Introduction

Khaled Abu-Jbara1, Ganesh Sundaramorthi1, and Christian Claudel2
2 University of Texas , Austin, USA

Unmanned Aerial Vehicles (UAVs) have become increasingly prevalent in the past decade, enabling monitoring tasks that are too dirty, too dull or too dangerous (DDD) to be undertaken by manned flying vehicles. UAVs have for instance been used in surveillance applications including fire detection [11], event detection [18] or object tracking [26]. They also play an increasing role in military operations [13] for both reconnaissance and strike. While rotorcraft UAVs are most commonly used, fixed wing UAVs have in general a higher autonomy and endurance, owing to their relatively high lift to drag ratio, and are thus preferred for certain types of operations (for example the surveillance of a target, or search and rescue operations). However, takeoff and landings of fixed-wing UAVs are particularly risky [25], particularly since lightweight UAVs are much more sensitive to turbulence than heavier manned aircraft, and thus have much lower time constants. In currently operated UAVs, takeoffs and landings are typically carried out using navigation sensors, such as absolute positioning systems (e.g. GPS), accelerometers, gyrometers and magnetometers.
While the fusion between these sensors greatly improves their accuracy, the residual positional errors are still too large to allow reliable UAV landings on narrow UAV airstrips. Positioning accuracy on practical UAV airstrips could be improved by using enhanced GPS systems (such as differential GPS, or RTK GPS), though such systems require additional equipment (reference stations, phase sensing antennas), which is expensive. The use of high accuracy positioning systems also requires the UAV airstrips to be precisely mapped, though
this positioning information is most of the time unavailable. In contrast, the ever decreasing cost of cameras makes them particularly suitable to this positioning application.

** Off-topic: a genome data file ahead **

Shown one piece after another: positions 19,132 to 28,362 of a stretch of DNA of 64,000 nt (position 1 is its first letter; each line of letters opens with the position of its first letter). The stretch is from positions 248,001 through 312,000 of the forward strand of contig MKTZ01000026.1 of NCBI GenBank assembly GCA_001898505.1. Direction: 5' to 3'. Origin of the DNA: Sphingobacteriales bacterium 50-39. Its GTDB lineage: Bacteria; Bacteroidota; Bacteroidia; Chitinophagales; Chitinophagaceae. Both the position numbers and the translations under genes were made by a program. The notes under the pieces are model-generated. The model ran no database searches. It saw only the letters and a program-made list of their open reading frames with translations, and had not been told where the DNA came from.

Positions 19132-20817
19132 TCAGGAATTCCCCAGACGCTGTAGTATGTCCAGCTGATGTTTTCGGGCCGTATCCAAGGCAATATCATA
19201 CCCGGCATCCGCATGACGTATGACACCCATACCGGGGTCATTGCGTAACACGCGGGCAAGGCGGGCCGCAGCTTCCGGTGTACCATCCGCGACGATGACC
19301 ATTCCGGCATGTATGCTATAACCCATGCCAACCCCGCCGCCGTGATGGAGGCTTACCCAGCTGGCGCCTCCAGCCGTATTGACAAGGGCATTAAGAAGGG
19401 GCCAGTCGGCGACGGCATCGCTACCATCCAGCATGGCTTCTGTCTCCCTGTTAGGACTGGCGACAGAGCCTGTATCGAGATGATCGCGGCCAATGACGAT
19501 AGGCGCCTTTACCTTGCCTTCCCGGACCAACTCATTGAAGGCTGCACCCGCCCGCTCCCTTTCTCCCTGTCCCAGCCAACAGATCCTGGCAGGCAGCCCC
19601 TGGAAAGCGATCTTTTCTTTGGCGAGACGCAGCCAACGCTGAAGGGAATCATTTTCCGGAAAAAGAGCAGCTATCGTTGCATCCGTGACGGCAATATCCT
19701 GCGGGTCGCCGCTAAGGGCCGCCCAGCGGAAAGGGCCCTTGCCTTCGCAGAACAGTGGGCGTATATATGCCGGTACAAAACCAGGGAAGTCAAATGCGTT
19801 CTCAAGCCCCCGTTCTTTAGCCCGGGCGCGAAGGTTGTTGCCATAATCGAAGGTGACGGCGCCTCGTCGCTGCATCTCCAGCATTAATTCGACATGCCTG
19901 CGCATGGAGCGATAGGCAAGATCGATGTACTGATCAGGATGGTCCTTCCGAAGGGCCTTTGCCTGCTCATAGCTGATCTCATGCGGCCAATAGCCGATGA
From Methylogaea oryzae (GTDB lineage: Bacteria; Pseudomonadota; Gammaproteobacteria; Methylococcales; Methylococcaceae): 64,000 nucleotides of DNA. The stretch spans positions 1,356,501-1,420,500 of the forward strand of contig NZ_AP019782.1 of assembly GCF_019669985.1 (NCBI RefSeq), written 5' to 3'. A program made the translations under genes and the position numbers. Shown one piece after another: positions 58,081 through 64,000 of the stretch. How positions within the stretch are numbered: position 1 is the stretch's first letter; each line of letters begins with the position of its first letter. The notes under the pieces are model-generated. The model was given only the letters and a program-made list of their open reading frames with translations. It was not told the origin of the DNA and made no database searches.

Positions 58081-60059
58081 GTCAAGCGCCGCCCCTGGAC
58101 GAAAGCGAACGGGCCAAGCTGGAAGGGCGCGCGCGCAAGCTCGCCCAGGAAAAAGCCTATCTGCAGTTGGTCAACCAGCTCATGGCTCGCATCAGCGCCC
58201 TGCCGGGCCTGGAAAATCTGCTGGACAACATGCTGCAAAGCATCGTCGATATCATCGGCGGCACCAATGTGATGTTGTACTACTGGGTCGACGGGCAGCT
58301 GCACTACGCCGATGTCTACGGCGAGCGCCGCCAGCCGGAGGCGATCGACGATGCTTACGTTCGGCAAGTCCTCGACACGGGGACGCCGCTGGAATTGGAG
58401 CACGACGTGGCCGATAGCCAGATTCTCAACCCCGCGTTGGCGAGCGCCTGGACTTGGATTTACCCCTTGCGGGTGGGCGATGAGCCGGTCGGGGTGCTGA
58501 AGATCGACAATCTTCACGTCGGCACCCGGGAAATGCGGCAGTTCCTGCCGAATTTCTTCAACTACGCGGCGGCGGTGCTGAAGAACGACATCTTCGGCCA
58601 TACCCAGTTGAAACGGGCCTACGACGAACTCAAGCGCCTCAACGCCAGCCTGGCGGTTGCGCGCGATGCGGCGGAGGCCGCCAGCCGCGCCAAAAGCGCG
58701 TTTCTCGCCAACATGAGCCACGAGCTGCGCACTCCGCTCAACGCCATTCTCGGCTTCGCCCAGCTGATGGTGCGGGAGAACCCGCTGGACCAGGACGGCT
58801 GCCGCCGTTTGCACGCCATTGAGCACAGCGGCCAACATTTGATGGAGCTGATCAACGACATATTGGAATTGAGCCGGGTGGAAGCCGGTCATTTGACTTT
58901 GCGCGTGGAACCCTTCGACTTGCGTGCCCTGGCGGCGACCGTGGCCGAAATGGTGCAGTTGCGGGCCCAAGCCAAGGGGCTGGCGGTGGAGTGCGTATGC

This work presents a novel real-time algorithm for runway detection and tracking applied to Unmanned Aerial Vehicles (UAVs). The algorithm relies on a combination of segmentation based region  competition and minimization of a particular energy function to detect and identify the runway edges from streaming video data. The resulting video-based runway position estimates can be updated using a Kalman Filter (KF) that integrate additional kinematic estimates such as position and attitude angles, derived from video, inertial measurement unit data, or positioning data. This allows a more robust tracking of the runway under turbulence. We illustrate the performance of the proposed lane detection and tracking scheme on various experimental UAV flights conducted by the Saudi Aerospace Research Center (KACST), by the University of Texas, Austin, and on simulated landing videos obtained from a flight simulator. Results show an accurate tracking of the runway edges during the landing phase, under various lighting conditions, even in the presence of roads, taxiways, and other obstacles. This suggests that the positional estimates derived from the video data can significantly improve the guidance of the UAV during takeoff and landing phases.